The 2020 census found that the number of Latinos responding as some other race on the U.S. census continues to increase. Many Latinos may not identify with the racial categories because of the racial hierarchy and the treatment and status of Latinos in the United States, while may think of themselves in different terms.
How can we more accurately measure racial identity among Latinos? How influential is a person’s self described race in understanding Latino group consciousness? Does self described race influence feelings of closeness with other minority groups? We use Puerto Ricans living in the United States as a way to understand Latino racial self-identification. This article seeks to better understand, through the lens of a particular Latino group, Latino identity and how race and skin color may play a role in self-identification and a politicized panethnic identity via group consciousness.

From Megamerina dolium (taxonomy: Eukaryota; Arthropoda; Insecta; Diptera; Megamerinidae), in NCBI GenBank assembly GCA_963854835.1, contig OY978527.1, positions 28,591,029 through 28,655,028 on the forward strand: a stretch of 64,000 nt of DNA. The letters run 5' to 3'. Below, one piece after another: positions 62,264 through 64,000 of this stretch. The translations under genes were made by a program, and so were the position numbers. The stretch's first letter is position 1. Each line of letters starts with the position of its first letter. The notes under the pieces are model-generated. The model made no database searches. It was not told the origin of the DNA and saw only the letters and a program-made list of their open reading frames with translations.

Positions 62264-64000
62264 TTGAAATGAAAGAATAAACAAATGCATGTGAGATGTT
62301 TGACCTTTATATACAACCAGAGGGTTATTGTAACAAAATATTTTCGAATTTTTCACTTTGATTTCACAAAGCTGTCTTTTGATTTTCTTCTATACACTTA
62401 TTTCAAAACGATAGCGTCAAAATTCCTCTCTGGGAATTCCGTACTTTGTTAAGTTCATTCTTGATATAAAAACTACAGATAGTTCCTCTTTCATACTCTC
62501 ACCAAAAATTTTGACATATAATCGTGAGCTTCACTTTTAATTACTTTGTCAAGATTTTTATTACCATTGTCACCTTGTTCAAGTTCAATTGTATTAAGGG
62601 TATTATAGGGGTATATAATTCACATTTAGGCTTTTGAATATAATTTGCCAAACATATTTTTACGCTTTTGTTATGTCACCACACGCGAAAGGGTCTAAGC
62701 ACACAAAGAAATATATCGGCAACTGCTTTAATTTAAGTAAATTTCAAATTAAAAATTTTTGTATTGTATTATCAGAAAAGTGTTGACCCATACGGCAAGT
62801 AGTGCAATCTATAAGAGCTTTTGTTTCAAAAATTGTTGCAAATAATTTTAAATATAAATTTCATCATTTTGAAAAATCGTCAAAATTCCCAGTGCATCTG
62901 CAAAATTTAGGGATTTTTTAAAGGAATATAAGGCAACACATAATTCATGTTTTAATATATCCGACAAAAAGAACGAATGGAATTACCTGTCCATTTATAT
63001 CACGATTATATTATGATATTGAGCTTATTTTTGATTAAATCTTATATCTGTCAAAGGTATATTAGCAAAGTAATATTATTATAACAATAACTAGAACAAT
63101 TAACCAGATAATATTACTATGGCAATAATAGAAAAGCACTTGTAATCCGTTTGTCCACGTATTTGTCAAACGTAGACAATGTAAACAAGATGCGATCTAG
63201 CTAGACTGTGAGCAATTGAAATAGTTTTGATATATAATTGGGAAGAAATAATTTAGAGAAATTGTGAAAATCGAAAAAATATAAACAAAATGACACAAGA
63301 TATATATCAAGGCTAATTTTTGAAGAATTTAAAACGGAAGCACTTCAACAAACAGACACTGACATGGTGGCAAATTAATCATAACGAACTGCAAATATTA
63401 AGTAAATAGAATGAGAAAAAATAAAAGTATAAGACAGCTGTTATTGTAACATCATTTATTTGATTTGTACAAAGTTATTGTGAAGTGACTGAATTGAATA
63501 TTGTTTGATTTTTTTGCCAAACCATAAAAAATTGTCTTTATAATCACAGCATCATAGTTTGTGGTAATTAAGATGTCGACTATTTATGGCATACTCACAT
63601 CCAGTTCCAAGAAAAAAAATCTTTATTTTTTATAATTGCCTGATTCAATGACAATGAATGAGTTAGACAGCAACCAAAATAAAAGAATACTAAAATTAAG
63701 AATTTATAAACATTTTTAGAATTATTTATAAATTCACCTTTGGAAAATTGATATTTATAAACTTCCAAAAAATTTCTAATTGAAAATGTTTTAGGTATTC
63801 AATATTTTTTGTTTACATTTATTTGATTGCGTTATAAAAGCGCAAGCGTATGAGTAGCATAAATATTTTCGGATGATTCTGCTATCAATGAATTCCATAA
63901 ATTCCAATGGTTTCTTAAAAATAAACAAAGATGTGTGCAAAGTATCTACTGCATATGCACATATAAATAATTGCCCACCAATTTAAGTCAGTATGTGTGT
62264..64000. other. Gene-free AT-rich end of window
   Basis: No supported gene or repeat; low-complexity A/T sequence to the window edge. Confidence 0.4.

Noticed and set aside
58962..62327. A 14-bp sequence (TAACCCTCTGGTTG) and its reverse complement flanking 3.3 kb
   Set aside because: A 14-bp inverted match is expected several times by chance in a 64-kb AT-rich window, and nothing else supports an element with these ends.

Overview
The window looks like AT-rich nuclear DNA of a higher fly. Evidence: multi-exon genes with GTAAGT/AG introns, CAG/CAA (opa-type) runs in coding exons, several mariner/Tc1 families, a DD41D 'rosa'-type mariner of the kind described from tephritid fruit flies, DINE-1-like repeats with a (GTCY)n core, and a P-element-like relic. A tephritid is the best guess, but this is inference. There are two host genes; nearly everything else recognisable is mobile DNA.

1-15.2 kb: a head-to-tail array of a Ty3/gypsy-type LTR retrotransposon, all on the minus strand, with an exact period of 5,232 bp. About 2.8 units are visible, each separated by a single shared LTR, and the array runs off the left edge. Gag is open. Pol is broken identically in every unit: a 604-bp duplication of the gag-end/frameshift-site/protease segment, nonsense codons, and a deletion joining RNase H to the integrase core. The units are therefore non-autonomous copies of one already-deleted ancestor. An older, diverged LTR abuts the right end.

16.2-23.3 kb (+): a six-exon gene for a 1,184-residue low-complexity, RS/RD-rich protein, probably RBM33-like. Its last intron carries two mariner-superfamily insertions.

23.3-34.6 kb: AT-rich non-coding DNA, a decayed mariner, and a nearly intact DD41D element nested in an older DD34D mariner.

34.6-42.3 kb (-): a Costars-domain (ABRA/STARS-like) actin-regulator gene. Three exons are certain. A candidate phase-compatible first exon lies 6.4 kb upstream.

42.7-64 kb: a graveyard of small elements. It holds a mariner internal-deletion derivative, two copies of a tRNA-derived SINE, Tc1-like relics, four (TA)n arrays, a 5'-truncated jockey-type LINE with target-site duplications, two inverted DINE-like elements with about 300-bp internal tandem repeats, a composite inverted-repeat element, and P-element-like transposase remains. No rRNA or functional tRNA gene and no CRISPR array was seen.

Using a survey of Puerto Ricans living in the United States conducted in 2020 by the Center for American Progress, we are able to examine two crucial questions about Latino identity. By offering more racial categories that respondents are familiar with, we test whether this can help capture some of the respondents that choose some other race in the Census and other surveys.
We also examine whether racial identification and skin tone are associated with feeling linked fate with Blacks in the United States. For Latino group consciousness, we find that respondents who identify as trigueño (a category similar to mestizo in Puerto Rico) are more likely to be group conscious, as are respondents who have darker skin tones. We also find that respondents who identify as Black and those with darker skin tones are more likely to say they have linked fate with Black Americans and less likely to feel closeness to Latinos as a group.